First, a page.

National Gallery Portico Shop by EDGE
London-based practice EDGE took inspiration from a visit to an artist’s studio for the National Gallery’s Portico Shop
Main contractor: Newman Scott
Project manager: Ab Associates
Client: National Gallery Company
From the architect:
EDGE has re-designed the Portico shop on level 2 of the National Gallery, responding to a brief to find ways to increase turnover from the existing store footprint of 193 sq m. The new concept, developed by EDGE, will see product densities reduced, with a new product mix presented to customers in more comprehensible and dynamic product groupings, set within an overall environment which aspires to be a ‘best-in-class’ retail offer that engages with and inspires customers - in much the same way as the Gallery’s own art collections.
“The design process began by establishing a clear picture of the shop’s core target customer groups”, said EDGE Director Michael Fern. “Once that was ascertained, we began to draw up retail categories and design language that directly addressed each customer segment, ranging from tourists and day-trippers from the Greater London and home counties areas to dedicated cultural tourists and casual passers-by.”
EDGE also analysed flow and movement through the existing store, noting the issues the store had with peak volumes and bottle-necks at critical times. At non-peak times also, one of the tills was often closed down, meaning that this area then became unused or ‘dead’ space. Fixtures and fittings were also very standard and the room’s great height (with ceilings of up to 8m high) was not being fully utilised. A final problem with the existing store was that merchandising space did not correlate well enough with the products that represented the greatest sales, with walls of books taking up a lot of room, whilst selling relatively slowly.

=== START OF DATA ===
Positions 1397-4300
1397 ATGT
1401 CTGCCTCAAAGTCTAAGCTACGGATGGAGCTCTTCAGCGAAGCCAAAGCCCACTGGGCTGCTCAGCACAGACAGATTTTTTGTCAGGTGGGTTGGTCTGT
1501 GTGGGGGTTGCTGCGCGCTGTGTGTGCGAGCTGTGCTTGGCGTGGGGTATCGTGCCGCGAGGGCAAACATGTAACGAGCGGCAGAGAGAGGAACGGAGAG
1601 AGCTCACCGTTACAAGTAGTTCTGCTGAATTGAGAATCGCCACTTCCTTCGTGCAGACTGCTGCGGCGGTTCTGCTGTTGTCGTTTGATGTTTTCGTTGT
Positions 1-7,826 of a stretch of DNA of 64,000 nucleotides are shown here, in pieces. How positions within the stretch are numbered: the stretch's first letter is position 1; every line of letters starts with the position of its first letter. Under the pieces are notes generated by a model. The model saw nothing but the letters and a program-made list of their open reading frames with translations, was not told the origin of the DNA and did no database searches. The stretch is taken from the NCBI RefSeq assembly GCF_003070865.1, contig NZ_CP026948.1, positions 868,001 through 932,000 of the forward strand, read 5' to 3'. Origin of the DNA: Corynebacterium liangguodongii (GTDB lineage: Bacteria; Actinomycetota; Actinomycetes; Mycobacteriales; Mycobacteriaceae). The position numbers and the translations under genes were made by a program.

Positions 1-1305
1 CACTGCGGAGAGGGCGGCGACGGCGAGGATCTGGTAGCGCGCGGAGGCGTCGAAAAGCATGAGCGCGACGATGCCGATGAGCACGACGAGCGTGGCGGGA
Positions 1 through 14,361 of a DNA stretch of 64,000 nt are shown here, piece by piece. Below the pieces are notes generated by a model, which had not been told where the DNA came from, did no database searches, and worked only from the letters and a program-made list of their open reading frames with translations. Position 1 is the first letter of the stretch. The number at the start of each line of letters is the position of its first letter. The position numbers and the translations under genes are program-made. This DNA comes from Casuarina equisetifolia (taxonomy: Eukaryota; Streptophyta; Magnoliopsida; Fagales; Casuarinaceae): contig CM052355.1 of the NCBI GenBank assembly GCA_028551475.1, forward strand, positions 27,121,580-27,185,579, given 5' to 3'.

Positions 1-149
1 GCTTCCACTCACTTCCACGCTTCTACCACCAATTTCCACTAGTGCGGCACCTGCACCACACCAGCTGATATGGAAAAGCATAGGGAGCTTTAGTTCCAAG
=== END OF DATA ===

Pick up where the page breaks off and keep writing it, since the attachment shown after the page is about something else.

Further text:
“Our ‘big idea’ was the concept of a visit to an artist’s studio”, Michael Fern explained of the new store concept, “where the objects and artefacts on display are arranged in seemingly eclectic groupings, whilst forming an overall cohesive story to reflect the wide range of products available. We wanted to ensure that the shop had the same values as the Gallery itself, meaning that the shop needed to show it had really curated the products on display.”
The space was re-planned first, with a new centralised island till freeing up more perimeter space. Fewer floor-fixed units were proposed, allowing a better flow of customers through the space and fewer bottlenecks. Along the perimeter, a series of over-sized wall bays with much more layering and depth creates a more dynamic display with a richer visual story. Retail furniture has the feel of artist’s equipment with postcard units, for example, based on easels, plus display tables with classic trestle table proportions. New mid-floor loose display furniture allows for more compelling displays of objects and artefacts.
“This was a hugely enjoyable project”, said Fern. “We had some excellent focus groups along the way who gave us a very positive response to the new concepts, whilst, as a client, The National Gallery Company was truly engaged at every stage and completely dedicated to the process of change. The client team completely embraced the rationale for reducing product densities and our desire to increase the time customers took browsing, with more space and time and original product mixes to inspire them along the way.”